The WHO advises that to overcome the unsustainable nature of healthcare, we must change how we think about medicine, we need to deliver better health with the resources at our disposal. All countries can do something, many of them a great deal, to improve the efficiency of their health systems, thereby releasing resources that could be used to cover more people, more services, and more of the costs.
Value-based medicine (VBM) is part of a new way of thinking about health, called value-based healthcare. It is an evolution from evidence-based medicine (EBM), where the focus was on the efficacy of treatments, and the question was, “Does this intervention make you live significantly longer or live better?”. In value-based medicine, we ask instead, “Is this worth doing compared to other things we could do with the same resource?”
In a way, physicians and economists are less different than it first appears. Health economists rely just like doctors on quantitative information. They make difficult choices in the face of uncertainty and know that a good decision requires the balancing of the benefits and risks involved. The main difference between them is that physicians are usually concerned with an individual patient, while economists tend to be concerned with large populations. The power of economic thinking is in deciding how best to distribute a finite resource so that we can provide the most health to the most people. Cost effectiveness analysis saves lives and ensures sustainable healthcare for all. The formula we need to apply is Value=Health outcomes/Costs of delivering the outcomes. “Outcomes” are the health results that matter for a patient’s condition over the care cycle. “Costs” are the total costs of care for a patient’s condition over the care cycle. The overarching goal must be more value for the patients, and not cost containment, convenience, or customer service. The aim of a healthcare system is to maximize length of life and quality of life, using the available resources. We could free up a lot of resources and create much more value by developing better systems, for instance in some European countries, better management of cancer patients could increase the outcome by almost 25%.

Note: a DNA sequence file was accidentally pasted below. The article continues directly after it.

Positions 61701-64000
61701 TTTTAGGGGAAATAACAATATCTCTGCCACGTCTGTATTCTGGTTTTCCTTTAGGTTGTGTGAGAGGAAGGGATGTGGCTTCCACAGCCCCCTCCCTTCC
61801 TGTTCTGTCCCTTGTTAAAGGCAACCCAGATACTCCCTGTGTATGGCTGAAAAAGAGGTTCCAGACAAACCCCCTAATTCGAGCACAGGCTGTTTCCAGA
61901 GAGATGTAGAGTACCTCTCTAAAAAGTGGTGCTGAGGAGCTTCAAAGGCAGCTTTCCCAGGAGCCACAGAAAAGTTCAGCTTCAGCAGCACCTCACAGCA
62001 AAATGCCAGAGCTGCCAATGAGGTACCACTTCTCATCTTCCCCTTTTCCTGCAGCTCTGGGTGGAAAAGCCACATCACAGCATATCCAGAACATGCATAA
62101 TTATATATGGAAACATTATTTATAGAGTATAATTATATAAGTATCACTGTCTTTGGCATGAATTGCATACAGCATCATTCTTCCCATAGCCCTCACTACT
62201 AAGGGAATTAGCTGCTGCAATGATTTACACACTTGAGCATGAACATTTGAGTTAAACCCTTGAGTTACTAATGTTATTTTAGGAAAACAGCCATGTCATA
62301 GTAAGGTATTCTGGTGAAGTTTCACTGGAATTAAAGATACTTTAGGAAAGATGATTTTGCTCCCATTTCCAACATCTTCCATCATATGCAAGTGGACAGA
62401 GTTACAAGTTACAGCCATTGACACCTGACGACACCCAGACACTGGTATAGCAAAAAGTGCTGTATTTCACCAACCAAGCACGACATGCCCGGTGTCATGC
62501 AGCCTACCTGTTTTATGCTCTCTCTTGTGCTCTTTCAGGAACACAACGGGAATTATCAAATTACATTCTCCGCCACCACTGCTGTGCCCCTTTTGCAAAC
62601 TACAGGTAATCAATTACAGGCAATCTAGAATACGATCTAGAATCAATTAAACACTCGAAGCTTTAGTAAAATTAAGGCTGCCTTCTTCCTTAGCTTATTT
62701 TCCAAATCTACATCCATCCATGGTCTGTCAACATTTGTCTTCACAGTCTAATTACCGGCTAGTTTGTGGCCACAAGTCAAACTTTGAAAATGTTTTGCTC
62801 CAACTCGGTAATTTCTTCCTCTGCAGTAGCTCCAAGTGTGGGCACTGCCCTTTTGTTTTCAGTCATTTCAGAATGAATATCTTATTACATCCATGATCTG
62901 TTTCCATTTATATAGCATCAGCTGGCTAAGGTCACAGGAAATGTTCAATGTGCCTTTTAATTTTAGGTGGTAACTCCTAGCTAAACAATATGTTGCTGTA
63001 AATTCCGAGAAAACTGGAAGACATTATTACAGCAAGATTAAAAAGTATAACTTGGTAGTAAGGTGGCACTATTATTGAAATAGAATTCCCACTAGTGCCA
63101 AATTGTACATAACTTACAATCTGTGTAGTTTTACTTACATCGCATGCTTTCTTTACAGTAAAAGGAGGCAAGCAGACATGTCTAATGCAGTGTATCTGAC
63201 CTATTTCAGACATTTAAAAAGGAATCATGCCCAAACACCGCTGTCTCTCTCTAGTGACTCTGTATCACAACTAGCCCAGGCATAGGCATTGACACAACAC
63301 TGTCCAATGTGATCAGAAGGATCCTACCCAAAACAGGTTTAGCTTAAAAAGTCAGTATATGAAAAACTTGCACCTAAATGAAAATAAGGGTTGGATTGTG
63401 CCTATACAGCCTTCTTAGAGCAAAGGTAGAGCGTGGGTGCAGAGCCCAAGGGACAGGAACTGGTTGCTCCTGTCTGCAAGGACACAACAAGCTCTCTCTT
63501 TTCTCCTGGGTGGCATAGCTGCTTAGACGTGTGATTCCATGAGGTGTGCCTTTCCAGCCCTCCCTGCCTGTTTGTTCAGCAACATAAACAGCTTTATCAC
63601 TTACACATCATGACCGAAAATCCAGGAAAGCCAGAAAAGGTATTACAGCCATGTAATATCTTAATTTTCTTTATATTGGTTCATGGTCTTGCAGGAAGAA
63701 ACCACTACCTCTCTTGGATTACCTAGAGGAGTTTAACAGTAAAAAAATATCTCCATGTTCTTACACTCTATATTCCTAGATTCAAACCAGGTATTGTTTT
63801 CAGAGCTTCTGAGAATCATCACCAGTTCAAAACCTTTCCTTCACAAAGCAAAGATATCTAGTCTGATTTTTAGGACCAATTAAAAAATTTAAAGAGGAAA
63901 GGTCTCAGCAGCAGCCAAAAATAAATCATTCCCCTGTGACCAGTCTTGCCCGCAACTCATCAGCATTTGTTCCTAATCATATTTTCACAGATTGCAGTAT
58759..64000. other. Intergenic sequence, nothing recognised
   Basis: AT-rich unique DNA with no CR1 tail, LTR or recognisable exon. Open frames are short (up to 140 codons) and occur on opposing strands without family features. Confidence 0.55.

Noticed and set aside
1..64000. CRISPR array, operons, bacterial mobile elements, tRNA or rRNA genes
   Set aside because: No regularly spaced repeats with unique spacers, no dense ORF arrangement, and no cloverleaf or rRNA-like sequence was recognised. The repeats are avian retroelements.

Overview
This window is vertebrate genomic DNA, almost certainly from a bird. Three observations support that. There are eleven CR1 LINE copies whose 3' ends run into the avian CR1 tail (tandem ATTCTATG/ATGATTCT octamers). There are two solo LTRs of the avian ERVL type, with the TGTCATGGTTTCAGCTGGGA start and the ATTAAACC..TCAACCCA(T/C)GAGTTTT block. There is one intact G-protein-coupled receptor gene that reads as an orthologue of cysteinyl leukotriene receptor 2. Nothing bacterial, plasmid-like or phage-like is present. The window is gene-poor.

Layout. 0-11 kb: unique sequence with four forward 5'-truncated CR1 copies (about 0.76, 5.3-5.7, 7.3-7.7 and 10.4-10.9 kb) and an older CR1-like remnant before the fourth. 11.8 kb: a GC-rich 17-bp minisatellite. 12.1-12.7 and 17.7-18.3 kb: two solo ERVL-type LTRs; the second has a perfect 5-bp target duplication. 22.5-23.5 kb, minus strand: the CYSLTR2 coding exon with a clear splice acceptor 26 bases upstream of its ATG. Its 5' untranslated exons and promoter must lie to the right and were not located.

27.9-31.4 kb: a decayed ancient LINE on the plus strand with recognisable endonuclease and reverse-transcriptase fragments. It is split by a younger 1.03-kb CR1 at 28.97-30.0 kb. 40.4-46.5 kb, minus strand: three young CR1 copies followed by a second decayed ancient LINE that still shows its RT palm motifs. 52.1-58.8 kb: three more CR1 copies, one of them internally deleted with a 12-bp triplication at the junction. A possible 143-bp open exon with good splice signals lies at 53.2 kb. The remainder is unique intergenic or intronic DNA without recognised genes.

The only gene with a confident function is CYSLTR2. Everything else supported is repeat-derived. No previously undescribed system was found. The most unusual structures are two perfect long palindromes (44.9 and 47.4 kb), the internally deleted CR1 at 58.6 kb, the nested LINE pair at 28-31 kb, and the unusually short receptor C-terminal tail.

But how do we get innovation funded and reimbursed? We must undergo a health technology assessment (HTA). Innovation will be reimbursed by payers on three conditions. 1) If it addresses a serious unmet and life-threatening need. Countries would have paid almost anything for a functional Covid vaccine only two years ago. 2) If it saves money, and that is a big priority now. 3) If it adds value. Proving these points requires innovators to develop an economic model that demonstrates the effect of a new intervention, such as in telehealth and telemedicine, to submit to the payers. The aim of healthcare is to help people live longer and better. The metrics that we need to look at are these: living longer we call Added Life Years, or ALY; living better is Quality of Life, QoL. Most patients would like to live longer and better, and so, the metric for the two parallel aims is QALY, the Quality Adjusted Life Year. The aim of the healthcare system is to maximise health using available resources and to gain the maximum QALYs for the health budget.